"Why do humans feel such a deep loss for their pups? Because dogs are so much more than pets. As psychologist Julie Axelrod writes in a blog post the loss of a dog is so painful because people are losing a little life that we were responsible for as well as a source of unconditional love and companionship. There's a reason that most emotional support animals are dogs."
For anyone grieving the death of a pet, the pain can be overwhelming. Many dog owners view their canine companions as much more than an animal — to them, they’re members of the family. Losing your best friend is heartbreaking and can leave behind a profound sense of emptiness and loss.
Grieving the Loss of a Pet
Each person deals with grief differently, but that doesn’t make the death any less painful. Some people find it hard to express their feelings because not everyone around them understands the gravity of the loss, especially if they’ve never had a dog of their own.
Moira Anderson Allen, author of “Coping with Sorrow on the Loss of Your Pet,” adds, “If someone has never experienced this kind of relationship, they genuinely don’t know how important it is to those of us who have.”
Things you can do to help ease the pain:
Join a Pet Loss Support Group - search social media for online groups
In addition to seeking support, there are easy ways you can honor your beloved pet’s memory.
They tell you not to cry.
They tell you that it's just a dog, not a human being.
They tell you that the pain will be over.
They tell you that the animals don't know that they have to die.
They tell you that it's important not to let him suffer.
They tell you that you can have another one.
They tell you it's going to happen to you.
They tell you that there is more pain.
But they don't know how many times you've looked into your dog’s eyes.
They don't know how many times you and your dog have looked into darkness alone.
They don't know how many times your dog was the only one who was by your side.
They don't know how much fear you have
at night when you wake up with your grief.
They don't know how many times your dog slept near you.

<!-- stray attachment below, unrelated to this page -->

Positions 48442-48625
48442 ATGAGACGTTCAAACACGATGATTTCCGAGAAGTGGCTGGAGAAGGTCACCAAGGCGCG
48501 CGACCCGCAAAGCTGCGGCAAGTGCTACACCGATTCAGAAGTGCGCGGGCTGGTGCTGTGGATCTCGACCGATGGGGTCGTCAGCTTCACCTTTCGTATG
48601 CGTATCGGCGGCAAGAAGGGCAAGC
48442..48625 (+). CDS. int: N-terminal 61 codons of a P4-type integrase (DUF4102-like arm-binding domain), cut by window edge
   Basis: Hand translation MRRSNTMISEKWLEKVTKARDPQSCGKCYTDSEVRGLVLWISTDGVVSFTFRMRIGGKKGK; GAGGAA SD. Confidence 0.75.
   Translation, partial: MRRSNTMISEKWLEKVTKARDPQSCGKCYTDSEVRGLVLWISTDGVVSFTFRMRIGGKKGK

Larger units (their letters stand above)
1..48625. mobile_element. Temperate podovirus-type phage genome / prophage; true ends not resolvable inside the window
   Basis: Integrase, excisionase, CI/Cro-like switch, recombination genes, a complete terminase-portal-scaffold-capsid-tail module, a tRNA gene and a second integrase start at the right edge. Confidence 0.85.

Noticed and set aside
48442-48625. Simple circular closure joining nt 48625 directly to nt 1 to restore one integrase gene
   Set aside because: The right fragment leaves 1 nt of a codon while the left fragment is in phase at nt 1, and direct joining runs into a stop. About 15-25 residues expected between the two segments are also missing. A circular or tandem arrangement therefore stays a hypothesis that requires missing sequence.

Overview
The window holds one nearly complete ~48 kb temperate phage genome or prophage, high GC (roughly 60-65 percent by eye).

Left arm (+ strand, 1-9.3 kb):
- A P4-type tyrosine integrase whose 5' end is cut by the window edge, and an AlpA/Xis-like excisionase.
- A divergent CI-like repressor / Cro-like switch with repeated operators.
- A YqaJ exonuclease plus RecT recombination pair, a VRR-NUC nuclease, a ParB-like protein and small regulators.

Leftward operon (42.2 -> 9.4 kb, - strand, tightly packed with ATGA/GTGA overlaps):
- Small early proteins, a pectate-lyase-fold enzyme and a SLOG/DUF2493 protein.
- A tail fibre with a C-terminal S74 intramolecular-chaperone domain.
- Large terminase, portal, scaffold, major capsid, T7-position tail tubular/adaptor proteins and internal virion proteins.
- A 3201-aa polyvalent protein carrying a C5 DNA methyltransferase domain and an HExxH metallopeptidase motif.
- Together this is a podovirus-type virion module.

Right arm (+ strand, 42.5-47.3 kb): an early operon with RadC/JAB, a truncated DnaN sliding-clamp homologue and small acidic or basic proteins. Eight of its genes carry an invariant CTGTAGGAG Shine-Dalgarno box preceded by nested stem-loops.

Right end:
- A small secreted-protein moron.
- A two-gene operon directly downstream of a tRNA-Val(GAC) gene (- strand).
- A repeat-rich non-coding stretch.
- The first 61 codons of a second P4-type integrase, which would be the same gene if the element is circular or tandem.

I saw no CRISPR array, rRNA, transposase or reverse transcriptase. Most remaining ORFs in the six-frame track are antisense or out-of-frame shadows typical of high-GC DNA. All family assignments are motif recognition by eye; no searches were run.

They don't know how much you've changed since the dog has become a part of your life.
They don't know how many times you hugged him when he was sick.
They don't know how many times you've acted like you didn't see his hair getting whiter.
They don't know how many times you've talked to your dog, the only one who really hears.
They don't know that it was just your dog who knew you were in pain.
They don't know what it feels like to see your old dog trying to get up to say hello.
They don't know that if things went wrong, the only one who didn't go is your dog.
They don't know that your dog trusts you every moment of his life, even in the last.
They don't know how much your dog loved you and how it is enough for him to be happy, because you loved him.
They don't know that crying for a dog is one of the most noble, significant, true, purest and warmest things you can do.
They don't know when the last time you moved him with trouble... making sure it didn’t hurt him.
They don't know what it felt like to pet their face in the last moments of their life....
In Memory of all those who went over the rainbow bridge. You all have a place forever in our hearts
AKC.org - Grieving a Pet: How to Cope With the Loss of a Dog
By Alexandra Anastasio
Aug 06, 2019
Southern Living - Why Losing a Pet Hurts So Much
By Melissa Locker
Jeff Rear - Facebook post July 7 - poem author???